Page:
For the first time, the February 2013 Government Accountability Office High-Risk Series Report lists climate change as a high financial risk factor for the U.S. government. Specifically, it addresses the impacts of climate change on agricultural production and the U.S. government’s ability to respond to impending agricultural crises. Citing the United States Global Change Research Program, the report states, “the impacts and costliness of weather disasters- resulting from floods [and] drought- will increase in significance as what are considered ‘rare’ events become more common and intense due to climate change.” The potential costs to the federal government are substantial, particularly with regards to its role as “insurer of property and crops vulnerable to climate impacts.”
GAO’s prescience has proven evident in recent weeks. The Midwest (to include Illinois, Indiana, Iowa, Kansas, Michigan, Minnesota, Missouri, Nebraska, Ohio, North and South Dakota, and Wisconsin) has experienced debilitating extremes of drought and floods. Every county in Kansas and 89 of the 93 counties in Nebraska have been declared drought emergencies well before harvest season. Simultaneously, 48 of the 102 counties in Illinois experienced flooding and devastation of crop land.
The implications of the drought and flood cycle are far-reaching for U.S. markets and policy. According to the USDA and the EPA, the affected region accounts for 85% of U.S. corn production, 81% of U.S. soybean production, and approximately 67% of U.S. wheat production. Corn exports comprise the largest net contribution to the U.S. agricultural trade balance of all agricultural commodities- highlighting the importance of developing effective crop crisis response.
Drought and flood will continue to persist as long-term problems. Yet the current fiscally constrained environment further limits the government’s ability to respond in an ad-hoc fashion to crop disasters resulting from climate change. GAO recommends a new look at the way federal crop insurance functions, taking into account permanent changes in climate patterns that have emerged since the inception of federal crop and flood insurance programs. It also recommends concerted efforts at data collection and analysis to ascertain the impacts of long-term climate change exposure- both on agriculture and the structure of insurance. Most importantly, the GAO recommends a stronger relationship between the Secretary of Agriculture and the Secretary of Homeland Security regarding the effects of climate change on agricultural production- establishing U.S. food security as a matter of national security.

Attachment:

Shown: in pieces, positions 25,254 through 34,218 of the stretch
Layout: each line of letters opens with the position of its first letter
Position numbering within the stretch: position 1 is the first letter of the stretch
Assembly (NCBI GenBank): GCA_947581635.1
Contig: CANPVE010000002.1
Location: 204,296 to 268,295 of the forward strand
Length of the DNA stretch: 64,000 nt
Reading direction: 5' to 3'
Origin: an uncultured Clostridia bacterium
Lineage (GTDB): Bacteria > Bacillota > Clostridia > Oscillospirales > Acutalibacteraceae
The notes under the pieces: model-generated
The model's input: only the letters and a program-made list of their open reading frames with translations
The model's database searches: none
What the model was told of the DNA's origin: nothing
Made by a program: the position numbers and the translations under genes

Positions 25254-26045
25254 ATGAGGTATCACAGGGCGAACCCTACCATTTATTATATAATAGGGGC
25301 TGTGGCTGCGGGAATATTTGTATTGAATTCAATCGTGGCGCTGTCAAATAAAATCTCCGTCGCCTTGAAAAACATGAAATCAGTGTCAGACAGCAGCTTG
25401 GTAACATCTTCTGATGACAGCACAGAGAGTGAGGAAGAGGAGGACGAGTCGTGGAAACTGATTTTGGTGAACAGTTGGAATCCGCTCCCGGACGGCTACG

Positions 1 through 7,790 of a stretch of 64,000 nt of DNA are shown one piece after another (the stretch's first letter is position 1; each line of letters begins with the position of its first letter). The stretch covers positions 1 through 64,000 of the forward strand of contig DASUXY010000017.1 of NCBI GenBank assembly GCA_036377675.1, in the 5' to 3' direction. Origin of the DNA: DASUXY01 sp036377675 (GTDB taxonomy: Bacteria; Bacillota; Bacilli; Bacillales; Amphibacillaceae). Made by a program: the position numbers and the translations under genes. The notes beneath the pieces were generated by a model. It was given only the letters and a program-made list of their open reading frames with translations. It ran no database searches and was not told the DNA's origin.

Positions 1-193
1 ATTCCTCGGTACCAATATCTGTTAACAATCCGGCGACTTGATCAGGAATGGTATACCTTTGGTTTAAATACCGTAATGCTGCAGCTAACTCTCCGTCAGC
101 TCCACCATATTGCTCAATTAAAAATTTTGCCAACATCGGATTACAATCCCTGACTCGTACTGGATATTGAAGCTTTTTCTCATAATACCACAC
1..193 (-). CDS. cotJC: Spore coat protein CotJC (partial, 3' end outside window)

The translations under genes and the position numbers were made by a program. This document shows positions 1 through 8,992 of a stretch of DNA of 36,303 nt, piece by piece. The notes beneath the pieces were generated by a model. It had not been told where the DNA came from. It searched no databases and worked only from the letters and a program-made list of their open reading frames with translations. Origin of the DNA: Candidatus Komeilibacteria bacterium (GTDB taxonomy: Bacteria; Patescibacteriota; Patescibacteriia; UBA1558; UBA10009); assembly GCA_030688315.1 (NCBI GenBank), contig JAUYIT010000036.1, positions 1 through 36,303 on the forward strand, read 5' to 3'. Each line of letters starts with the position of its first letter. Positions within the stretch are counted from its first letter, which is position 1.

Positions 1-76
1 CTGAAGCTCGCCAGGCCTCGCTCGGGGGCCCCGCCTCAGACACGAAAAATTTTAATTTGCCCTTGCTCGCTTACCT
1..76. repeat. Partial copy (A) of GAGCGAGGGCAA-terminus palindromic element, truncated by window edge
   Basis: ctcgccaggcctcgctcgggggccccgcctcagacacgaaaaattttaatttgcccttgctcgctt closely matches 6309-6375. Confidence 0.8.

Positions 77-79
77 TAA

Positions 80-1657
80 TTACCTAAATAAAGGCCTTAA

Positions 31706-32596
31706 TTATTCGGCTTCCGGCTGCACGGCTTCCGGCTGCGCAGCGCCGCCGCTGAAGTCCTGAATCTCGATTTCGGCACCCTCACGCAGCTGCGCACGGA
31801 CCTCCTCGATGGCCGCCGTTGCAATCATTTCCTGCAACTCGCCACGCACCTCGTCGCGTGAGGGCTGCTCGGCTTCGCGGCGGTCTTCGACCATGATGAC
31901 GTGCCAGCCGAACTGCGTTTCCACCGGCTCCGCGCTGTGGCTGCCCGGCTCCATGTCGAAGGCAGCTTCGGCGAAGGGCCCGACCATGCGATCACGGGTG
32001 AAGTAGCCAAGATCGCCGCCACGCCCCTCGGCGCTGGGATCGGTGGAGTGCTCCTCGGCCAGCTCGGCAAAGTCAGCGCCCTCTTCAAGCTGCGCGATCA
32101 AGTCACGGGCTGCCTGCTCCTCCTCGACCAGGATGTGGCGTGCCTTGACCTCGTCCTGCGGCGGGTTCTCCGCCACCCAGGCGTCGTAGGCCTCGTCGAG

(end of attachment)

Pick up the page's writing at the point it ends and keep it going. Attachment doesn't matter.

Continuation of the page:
Photo: Drought designations as of May 2, 2013. Courtesy USDA Farm Service Agency.
On Wednesday, the U.S. Geological Survey (USGS) released the findings from its climate change impacts study on California’s San Francisco Bay and Sacramento-San Joaquin Delta system, Flash Forward 100 Years: Climate Change Scenarios in California’s Bay-Delta.
I mention the report because it is a powerful reminder that while climate change will likely be devastating for communities in vulnerable developing countries like Bangladesh and the Maldives, developed countries like the United States also have much to worry about if we do not begin planning for climate change. According to the USGS study, areas like the Suisun Bay (pictured above) are vulnerable to changes in the climate, with implications for the surrounding communities: “water-resource planners will need to develop adaptation strategies to address potentially longer dry seasons, diminishing snow packs and earlier snowmelt leaving less water for runoff in the summer. The study also describes risk from flooding as sea-level rise accelerates and extreme water levels become increasingly common. Increased intensity and frequency of winter flooding could also occur as a result of earlier snowmelt and a shift from snow to rain.”